Multirotor Top Tips


terrorizing squirrels
Multirotor Top Tips

Learning to fly a multirotor can be a fun experience if done correctly but can be rather frustrating if done the hard way. These Top Tips have been compiled from the lessons learned by others so you won’t have to learn the hard way. Following these tips does not guarantee a smooth progression just as not following them does not guarantee a disastrous experience but rather the odds are in your favour if you don’t try to re-learn others' mistakes.

1: Expect a steep learning curve.
If you have no previous RC experience expect a steeper learning curve. This is not to say you will fail, but rather expect things to progress slower. Multirotors can be harder to fly than RC planes due to their inherent instability and having no previous RC knowledge can make things harder. There is also a big difference between the "building" and "flying" learning curves, and doing both at the same time can make things even harder.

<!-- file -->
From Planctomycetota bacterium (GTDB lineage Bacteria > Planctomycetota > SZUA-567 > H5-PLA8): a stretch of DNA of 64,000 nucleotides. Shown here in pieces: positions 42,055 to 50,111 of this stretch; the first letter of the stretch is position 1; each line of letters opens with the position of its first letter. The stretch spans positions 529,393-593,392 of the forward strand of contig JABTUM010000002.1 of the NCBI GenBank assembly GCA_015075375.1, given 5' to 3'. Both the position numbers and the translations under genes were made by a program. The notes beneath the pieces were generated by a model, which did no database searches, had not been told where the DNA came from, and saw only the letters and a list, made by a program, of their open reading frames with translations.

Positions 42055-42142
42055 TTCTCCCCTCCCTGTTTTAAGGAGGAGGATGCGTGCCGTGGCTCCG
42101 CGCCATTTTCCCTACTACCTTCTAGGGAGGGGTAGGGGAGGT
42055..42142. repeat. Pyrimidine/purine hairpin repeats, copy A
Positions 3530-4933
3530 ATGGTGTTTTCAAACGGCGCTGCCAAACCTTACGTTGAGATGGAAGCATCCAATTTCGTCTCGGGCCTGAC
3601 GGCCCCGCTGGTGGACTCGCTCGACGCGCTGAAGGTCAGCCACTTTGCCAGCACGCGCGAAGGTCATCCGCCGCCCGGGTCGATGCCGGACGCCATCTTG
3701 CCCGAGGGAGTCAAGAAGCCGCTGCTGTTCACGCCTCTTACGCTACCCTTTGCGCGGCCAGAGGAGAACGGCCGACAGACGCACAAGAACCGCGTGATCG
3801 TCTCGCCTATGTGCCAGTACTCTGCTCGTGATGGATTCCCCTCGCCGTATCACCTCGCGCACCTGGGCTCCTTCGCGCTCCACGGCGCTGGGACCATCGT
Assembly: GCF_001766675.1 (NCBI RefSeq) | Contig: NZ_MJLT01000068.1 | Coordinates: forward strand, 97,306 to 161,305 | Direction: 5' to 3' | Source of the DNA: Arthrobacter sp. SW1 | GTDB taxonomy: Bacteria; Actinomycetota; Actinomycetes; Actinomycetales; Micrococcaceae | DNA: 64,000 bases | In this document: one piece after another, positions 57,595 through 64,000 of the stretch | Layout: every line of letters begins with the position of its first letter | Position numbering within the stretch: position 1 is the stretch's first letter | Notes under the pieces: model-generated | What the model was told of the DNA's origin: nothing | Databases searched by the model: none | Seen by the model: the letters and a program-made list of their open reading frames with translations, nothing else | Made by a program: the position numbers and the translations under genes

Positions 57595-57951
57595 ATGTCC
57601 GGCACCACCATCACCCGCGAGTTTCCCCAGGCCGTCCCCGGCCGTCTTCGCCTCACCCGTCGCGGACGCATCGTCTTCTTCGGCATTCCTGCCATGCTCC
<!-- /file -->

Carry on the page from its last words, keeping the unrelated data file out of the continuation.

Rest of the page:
2: Consider a micro quad for practice
There are many fantastic micro quads that run on a 1S or 2S battery which are cheap, easy to fly and much more crash resistant than a larger multirotor. Learning on these will help you progress quicker and require much less fixing to get there.

3: Expect to crash
This is a given. You WILL crash. You WILL break things. How much it costs to fix and how often is up to the multirotor you buy and the decisions you make as you learn. Factor in the cost and availability of spare parts.

4: Study study study
There is HEAPS of info on the internet and in forums like here at FliteTest so spend you’re time wisely while deciding what to buy and soak up what info you can while you wait for your parts to arrive. Any problems you can’t answer can be answered on here. That what we’re here for.

5: Select a proven design and motor setup
Although scratch building can be rewarding, there are so many variables that go into a multirotor that for your first one it is best to go with a proven design. This also goes for the motor/prop choice. Getting the wrong setup can be frustrating and expensive. Choose either a setup recommended by the kit manufacturer or go with a setup many others have proven to be a good choice for your multirotor.